Not long ago, a man in Hamilton, Ontario became identified with one of Jesus’s best-known characters without intending to.
The man lived in a downtown condo, and got tired of looking out his window at the trash in the parking lot below. So he decided to clean up the mess. He collected several boxes of assorted cans, bottles and paper litter strewn on the ground, and stacked them against a posted sign in the alley advertising designated trash pick-up times.
While working, the man was approached by three city of Hamilton bylaw officers. He thought they were coming to help him. He was wrong. They rewarded his good deed with a $125 fine. When the man asked what he had done wrong, the officers told him that he had committed “illegal dumping.” He had moved the trash from private property to a public alleyway. “It’s alright for you to pick up the trash,” the officers said. “But when you place it on city property, the taxpayer ends up paying for it.” They said the man should have called the city to report the litter, rather than cleaning it up himself, though the city conceded it could have been seven days until it got removed.
The connection between this well-intentioned citizen and Jesus lay in the story’s headline: “City trashes Good Samaritan for downtown parking lot clean-up.”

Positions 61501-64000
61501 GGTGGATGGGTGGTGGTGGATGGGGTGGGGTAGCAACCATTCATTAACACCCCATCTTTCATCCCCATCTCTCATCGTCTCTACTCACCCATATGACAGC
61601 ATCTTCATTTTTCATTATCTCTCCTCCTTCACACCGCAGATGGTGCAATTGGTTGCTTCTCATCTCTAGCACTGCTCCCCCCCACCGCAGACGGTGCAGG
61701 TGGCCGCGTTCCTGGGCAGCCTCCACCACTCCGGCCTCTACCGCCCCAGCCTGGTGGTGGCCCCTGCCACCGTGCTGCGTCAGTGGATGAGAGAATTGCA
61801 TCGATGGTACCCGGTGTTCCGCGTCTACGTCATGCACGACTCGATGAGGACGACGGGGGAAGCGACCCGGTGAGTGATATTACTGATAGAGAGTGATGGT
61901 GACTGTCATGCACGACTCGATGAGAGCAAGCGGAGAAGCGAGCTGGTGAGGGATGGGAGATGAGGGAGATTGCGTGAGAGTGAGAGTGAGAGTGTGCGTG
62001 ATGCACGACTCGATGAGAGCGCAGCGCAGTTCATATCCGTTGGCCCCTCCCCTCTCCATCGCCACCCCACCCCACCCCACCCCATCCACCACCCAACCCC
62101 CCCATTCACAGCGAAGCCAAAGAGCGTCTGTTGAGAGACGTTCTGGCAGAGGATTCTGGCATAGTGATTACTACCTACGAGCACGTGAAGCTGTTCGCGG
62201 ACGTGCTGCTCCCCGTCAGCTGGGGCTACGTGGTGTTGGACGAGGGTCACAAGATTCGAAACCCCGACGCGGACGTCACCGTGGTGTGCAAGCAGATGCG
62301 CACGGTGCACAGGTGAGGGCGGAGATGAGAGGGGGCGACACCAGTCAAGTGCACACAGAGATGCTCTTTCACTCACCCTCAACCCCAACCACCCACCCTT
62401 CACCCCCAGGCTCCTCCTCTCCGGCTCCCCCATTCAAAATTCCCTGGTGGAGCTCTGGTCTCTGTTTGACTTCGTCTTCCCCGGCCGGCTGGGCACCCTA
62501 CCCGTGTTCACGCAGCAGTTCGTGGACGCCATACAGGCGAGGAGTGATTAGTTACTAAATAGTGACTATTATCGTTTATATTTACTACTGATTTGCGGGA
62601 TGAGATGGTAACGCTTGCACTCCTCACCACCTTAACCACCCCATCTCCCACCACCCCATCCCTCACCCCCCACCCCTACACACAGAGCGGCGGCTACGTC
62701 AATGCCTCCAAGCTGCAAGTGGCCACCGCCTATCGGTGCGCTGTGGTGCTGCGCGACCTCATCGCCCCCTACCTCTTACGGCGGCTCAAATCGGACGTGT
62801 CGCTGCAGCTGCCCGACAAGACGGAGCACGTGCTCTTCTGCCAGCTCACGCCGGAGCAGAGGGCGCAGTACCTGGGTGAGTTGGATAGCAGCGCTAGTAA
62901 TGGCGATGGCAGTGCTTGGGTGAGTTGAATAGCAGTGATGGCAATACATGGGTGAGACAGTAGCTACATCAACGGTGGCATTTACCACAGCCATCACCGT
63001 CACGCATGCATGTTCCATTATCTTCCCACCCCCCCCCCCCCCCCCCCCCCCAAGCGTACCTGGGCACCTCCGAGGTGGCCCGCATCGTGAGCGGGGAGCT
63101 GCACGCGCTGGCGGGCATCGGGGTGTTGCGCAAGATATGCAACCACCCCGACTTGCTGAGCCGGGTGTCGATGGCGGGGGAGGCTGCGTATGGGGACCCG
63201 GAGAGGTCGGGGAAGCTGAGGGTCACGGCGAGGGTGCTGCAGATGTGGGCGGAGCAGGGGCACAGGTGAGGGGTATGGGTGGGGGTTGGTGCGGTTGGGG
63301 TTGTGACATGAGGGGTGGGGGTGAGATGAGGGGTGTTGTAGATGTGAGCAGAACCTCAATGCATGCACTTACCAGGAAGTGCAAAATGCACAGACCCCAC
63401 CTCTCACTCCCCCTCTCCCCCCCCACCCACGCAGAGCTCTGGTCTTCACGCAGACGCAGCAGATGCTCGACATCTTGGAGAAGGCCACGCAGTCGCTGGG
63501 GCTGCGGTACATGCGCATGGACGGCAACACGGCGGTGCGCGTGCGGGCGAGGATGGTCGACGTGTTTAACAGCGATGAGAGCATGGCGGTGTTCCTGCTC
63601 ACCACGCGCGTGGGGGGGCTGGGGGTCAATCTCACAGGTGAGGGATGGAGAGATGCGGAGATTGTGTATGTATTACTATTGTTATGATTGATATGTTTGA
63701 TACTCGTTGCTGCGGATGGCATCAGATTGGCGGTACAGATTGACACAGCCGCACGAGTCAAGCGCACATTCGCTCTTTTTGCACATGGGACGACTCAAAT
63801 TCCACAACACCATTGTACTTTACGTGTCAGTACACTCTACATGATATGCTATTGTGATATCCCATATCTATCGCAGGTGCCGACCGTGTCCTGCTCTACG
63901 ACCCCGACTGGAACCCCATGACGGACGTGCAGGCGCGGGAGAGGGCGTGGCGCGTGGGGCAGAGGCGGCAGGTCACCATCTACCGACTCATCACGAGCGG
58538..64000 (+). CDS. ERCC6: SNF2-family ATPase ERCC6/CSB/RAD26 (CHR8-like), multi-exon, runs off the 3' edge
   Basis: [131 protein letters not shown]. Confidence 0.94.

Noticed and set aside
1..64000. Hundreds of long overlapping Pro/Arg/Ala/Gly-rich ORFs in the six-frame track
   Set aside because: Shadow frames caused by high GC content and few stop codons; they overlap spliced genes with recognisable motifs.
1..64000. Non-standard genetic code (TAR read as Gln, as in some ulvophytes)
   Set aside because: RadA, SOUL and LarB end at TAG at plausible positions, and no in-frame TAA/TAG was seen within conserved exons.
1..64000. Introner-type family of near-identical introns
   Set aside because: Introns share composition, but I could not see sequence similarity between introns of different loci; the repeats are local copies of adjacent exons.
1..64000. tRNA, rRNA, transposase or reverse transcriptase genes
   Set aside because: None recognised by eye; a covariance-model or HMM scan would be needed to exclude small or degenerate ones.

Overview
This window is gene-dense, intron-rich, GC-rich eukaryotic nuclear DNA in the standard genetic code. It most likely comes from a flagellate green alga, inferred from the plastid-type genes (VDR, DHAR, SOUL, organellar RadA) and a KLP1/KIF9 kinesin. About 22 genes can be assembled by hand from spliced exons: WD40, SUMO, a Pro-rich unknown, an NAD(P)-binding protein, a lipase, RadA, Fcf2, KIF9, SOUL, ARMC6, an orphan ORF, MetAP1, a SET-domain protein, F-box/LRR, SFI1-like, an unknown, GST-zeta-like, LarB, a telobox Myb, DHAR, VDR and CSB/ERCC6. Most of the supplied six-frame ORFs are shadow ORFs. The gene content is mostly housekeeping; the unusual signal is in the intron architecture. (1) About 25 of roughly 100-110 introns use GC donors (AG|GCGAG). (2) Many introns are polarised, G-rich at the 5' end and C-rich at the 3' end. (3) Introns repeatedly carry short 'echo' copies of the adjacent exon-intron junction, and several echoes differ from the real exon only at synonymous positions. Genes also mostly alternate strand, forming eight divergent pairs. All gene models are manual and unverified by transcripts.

The parable of the Good Samaritan (Luke 10:25-37) is one of the best-known stories of Jesus. “Good Samaritan” has become so much associated with doing selfless good deeds that the label has been enshrined in the names of hospitals and care centres, housing projects and boys ranches. There are even Good Samaritan laws to protect us from liability suits, should we stop to help a stranger in distress and get into legal trouble.
But Jesus’s original story contains sharp twists and subtle layers of meaning that we may miss because it is so familiar. On Sunday, July 19, our worship will focus on this famous parable. We will try to listen to it anew, and see what fresh insight the story of the man who did good might yield for us.